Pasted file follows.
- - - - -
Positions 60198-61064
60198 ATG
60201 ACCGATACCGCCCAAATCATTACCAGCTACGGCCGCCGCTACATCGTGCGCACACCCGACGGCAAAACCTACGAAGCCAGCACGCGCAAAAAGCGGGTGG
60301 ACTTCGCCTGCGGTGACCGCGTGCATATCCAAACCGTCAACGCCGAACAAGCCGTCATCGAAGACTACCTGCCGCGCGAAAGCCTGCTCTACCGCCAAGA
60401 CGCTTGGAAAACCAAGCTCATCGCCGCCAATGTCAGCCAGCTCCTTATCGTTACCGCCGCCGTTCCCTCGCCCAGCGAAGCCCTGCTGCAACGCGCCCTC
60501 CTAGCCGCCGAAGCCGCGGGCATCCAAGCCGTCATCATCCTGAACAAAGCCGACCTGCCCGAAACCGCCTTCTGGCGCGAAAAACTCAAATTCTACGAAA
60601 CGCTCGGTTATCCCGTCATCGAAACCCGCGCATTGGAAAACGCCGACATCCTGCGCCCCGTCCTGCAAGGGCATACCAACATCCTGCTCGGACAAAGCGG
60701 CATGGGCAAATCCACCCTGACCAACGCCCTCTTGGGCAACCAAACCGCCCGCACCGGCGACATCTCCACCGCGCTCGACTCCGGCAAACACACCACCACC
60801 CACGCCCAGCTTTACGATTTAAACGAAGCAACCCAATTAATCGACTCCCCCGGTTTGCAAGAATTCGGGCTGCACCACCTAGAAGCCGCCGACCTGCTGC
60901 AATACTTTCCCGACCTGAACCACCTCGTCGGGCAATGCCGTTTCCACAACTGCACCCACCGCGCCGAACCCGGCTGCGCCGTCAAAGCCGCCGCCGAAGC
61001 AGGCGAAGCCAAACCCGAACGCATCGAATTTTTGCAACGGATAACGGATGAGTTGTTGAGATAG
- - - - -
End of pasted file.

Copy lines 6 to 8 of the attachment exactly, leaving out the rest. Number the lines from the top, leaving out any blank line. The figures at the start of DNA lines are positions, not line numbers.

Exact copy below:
60501 CTAGCCGCCGAAGCCGCGGGCATCCAAGCCGTCATCATCCTGAACAAAGCCGACCTGCCCGAAACCGCCTTCTGGCGCGAAAAACTCAAATTCTACGAAA
60601 CGCTCGGTTATCCCGTCATCGAAACCCGCGCATTGGAAAACGCCGACATCCTGCGCCCCGTCCTGCAAGGGCATACCAACATCCTGCTCGGACAAAGCGG
60701 CATGGGCAAATCCACCCTGACCAACGCCCTCTTGGGCAACCAAACCGCCCGCACCGGCGACATCTCCACCGCGCTCGACTCCGGCAAACACACCACCACC